The Gossiping System

A common amusement in almost any society, though certainly not the most glamorous one, is for its inhabitants to spread rumours about each other. In the town of Knoxville, this is definitely known to be the case. In order to establish some sort of order without completely ruin the pleasure of gossiping, they have agreed on a system for everyday life activities, in which rumours spread in a controlled fashion. The inhabitants meet in certain groups in their work, as well as in their spare time, on a daily basis. The following three criteria are met for their system:

- Each group must have the same non-zero number of
members
*m*. - Each person must belong to the same number of
groups
*r*, as any other person. - Each pair of different groups has exactly one member in common.

We say that a *(n,g,m,r)-gossiping
system *is such a system consisting of *n* persons divided into *g*
groups, with *m* and *r* as above. The beauty of these systems lies
in their uniformity. The construction seems fair to everyone, and still all
meetings are held in small groups. Since any two groups have a member in
common, information about the activities and people in one group is swiftly
transferred to all the other groups. Furthermore, it is easy for a messenger to
lie if he or she would like to, since the truth is hard to validate due to the
fact that no two persons share more than one group. Unfortunately, there are
several combinations of *n, g,* and *m* for which these systems do
not exist!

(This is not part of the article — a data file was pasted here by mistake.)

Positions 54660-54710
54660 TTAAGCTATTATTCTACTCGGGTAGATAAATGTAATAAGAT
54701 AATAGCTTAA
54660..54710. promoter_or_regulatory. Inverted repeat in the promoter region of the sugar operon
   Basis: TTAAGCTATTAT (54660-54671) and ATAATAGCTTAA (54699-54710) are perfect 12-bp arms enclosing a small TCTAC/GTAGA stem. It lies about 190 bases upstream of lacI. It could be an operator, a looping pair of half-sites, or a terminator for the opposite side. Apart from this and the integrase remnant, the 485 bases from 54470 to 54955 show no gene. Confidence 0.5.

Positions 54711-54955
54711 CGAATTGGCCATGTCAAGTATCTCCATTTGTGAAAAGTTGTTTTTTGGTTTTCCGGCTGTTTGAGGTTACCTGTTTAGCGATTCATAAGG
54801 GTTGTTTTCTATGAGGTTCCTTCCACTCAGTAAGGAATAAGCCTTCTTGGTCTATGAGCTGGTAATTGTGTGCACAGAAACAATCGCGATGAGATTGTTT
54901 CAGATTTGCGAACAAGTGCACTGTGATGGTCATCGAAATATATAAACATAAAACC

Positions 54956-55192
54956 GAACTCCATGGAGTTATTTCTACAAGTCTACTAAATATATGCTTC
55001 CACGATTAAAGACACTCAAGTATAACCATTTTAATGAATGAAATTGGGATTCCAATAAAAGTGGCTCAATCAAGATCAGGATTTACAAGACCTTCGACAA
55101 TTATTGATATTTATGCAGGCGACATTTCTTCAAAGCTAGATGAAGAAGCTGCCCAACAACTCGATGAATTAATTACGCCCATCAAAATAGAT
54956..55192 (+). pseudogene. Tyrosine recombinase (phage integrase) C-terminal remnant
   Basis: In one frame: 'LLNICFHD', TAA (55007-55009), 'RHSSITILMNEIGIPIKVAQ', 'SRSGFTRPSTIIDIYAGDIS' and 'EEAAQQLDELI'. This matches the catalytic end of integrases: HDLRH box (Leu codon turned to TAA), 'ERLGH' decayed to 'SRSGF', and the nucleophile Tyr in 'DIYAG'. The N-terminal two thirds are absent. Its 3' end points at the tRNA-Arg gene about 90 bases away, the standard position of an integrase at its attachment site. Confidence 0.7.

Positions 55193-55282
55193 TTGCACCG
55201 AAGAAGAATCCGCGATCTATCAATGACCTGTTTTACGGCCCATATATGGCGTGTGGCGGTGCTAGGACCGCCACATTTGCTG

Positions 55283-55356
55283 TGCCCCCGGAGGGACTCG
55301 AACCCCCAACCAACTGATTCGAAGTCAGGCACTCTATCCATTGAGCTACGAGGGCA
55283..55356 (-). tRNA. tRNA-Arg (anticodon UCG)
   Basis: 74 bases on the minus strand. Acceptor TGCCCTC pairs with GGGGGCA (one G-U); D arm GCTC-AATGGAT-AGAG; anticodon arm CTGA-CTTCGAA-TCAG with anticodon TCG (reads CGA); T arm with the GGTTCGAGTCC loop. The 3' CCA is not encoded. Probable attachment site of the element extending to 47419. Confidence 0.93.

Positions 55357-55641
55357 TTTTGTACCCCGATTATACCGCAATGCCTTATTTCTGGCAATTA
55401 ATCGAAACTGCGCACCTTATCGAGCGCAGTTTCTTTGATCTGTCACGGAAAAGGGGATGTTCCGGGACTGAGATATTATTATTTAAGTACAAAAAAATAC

As a mathematician living in
Knoxville, you are interested in studying the existence conditions for these
systems for large values of *n*. However, you soon realise the complexity
of these combinatorial objects, and choose to study only their simplest
non-trivial class, the *(n,g,m,2)-*gossiping systems.

On the first line of input, is a
single positive integer *t*. Thereafter *t* test cases follow. Each
test case consists of one positive number *n*, 1<*n*<10^{50}, given in the standard base 10
representation, where *n *specifies the number of persons.

For each test case in the input,
output the text ‘Yes.’ on a line of its own, if there exists a *(n,g,m,2)-*gossiping*
*system for any positive integers *g>1* and *m>0 * for the value of *n* in the test case,
otherwise output the text ‘No.’.**!**

Example input: 5 3 4 5 6 678678658335615 |
Example output: Yes. No. No. Yes. Yes. |

! Hint: For
all integers *n*>=*g*>=*m*>1, a *(n,g,m,2)-*gossiping*
*system exists, if and only if a

*(n-m,g-1,m-1,2)-*gossiping
system does.